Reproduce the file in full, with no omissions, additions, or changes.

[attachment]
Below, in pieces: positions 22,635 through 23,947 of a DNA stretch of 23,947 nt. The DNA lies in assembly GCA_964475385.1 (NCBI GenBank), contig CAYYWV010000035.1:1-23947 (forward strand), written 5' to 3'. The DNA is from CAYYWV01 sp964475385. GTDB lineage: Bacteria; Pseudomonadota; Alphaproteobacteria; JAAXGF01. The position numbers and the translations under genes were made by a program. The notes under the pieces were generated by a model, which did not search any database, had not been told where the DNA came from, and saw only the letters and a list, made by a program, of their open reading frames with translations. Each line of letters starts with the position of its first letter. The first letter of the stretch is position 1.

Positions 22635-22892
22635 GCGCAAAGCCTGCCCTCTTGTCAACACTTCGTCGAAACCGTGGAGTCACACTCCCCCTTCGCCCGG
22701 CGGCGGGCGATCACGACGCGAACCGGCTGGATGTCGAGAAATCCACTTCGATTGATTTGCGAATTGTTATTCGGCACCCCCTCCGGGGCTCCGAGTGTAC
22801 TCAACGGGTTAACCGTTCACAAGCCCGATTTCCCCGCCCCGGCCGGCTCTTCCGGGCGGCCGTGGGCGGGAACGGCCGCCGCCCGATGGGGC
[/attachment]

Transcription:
Below, in pieces: positions 22,635 through 23,947 of a DNA stretch of 23,947 nt. The DNA lies in assembly GCA_964475385.1 (NCBI GenBank), contig CAYYWV010000035.1:1-23947 (forward strand), written 5' to 3'. The DNA is from CAYYWV01 sp964475385. GTDB lineage: Bacteria; Pseudomonadota; Alphaproteobacteria; JAAXGF01. The position numbers and the translations under genes were made by a program. The notes under the pieces were generated by a model, which did not search any database, had not been told where the DNA came from, and saw only the letters and a list, made by a program, of their open reading frames with translations. Each line of letters starts with the position of its first letter. The first letter of the stretch is position 1.

Positions 22635-22892
22635 GCGCAAAGCCTGCCCTCTTGTCAACACTTCGTCGAAACCGTGGAGTCACACTCCCCCTTCGCCCGG
22701 CGGCGGGCGATCACGACGCGAACCGGCTGGATGTCGAGAAATCCACTTCGATTGATTTGCGAATTGTTATTCGGCACCCCCTCCGGGGCTCCGAGTGTAC
22801 TCAACGGGTTAACCGTTCACAAGCCCGATTTCCCCGCCCCGGCCGGCTCTTCCGGGCGGCCGTGGGCGGGAACGGCCGCCGCCCGATGGGGC